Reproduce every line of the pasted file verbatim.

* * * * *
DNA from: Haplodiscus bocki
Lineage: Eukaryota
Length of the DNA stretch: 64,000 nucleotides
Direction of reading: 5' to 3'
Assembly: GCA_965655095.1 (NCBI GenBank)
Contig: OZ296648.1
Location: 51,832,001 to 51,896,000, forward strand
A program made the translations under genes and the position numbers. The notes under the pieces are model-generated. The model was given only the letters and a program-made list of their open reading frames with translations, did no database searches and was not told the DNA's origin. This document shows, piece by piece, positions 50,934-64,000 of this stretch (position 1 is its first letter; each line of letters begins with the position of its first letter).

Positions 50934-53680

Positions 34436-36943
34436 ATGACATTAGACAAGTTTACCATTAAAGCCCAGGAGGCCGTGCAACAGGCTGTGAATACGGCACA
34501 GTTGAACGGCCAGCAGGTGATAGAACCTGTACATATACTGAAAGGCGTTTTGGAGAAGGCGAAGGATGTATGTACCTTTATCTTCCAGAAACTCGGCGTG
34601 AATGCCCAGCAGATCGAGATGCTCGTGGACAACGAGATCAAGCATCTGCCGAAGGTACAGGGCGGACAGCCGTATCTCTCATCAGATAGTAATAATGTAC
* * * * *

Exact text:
DNA from: Haplodiscus bocki
Lineage: Eukaryota
Length of the DNA stretch: 64,000 nucleotides
Direction of reading: 5' to 3'
Assembly: GCA_965655095.1 (NCBI GenBank)
Contig: OZ296648.1
Location: 51,832,001 to 51,896,000, forward strand
A program made the translations under genes and the position numbers. The notes under the pieces are model-generated. The model was given only the letters and a program-made list of their open reading frames with translations, did no database searches and was not told the DNA's origin. This document shows, piece by piece, positions 50,934-64,000 of this stretch (position 1 is its first letter; each line of letters begins with the position of its first letter).

Positions 50934-53680

Positions 34436-36943
34436 ATGACATTAGACAAGTTTACCATTAAAGCCCAGGAGGCCGTGCAACAGGCTGTGAATACGGCACA
34501 GTTGAACGGCCAGCAGGTGATAGAACCTGTACATATACTGAAAGGCGTTTTGGAGAAGGCGAAGGATGTATGTACCTTTATCTTCCAGAAACTCGGCGTG
34601 AATGCCCAGCAGATCGAGATGCTCGTGGACAACGAGATCAAGCATCTGCCGAAGGTACAGGGCGGACAGCCGTATCTCTCATCAGATAGTAATAATGTAC